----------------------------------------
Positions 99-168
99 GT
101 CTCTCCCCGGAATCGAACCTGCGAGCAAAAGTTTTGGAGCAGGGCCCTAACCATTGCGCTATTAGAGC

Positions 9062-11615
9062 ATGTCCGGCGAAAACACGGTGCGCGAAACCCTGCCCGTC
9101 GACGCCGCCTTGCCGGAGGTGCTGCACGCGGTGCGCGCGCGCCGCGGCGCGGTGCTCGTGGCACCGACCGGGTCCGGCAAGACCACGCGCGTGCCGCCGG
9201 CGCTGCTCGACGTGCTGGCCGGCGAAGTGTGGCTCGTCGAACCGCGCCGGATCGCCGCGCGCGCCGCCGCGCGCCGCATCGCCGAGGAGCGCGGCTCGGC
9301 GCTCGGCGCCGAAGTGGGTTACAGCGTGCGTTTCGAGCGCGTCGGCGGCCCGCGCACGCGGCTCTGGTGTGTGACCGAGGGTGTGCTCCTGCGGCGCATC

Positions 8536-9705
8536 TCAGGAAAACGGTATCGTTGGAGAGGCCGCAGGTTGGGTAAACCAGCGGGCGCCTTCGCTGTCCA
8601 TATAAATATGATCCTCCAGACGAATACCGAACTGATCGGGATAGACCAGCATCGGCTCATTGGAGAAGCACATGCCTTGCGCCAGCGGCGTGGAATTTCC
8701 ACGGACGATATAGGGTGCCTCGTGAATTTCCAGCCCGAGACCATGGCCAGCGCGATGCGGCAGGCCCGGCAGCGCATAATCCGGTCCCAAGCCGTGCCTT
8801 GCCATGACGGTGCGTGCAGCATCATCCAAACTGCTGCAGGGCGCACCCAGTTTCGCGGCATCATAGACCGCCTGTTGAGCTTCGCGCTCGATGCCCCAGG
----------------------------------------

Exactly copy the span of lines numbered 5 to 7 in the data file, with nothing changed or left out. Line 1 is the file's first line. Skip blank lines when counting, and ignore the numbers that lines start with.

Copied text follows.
9062 ATGTCCGGCGAAAACACGGTGCGCGAAACCCTGCCCGTC
9101 GACGCCGCCTTGCCGGAGGTGCTGCACGCGGTGCGCGCGCGCCGCGGCGCGGTGCTCGTGGCACCGACCGGGTCCGGCAAGACCACGCGCGTGCCGCCGG
9201 CGCTGCTCGACGTGCTGGCCGGCGAAGTGTGGCTCGTCGAACCGCGCCGGATCGCCGCGCGCGCCGCCGCGCGCCGCATCGCCGAGGAGCGCGGCTCGGC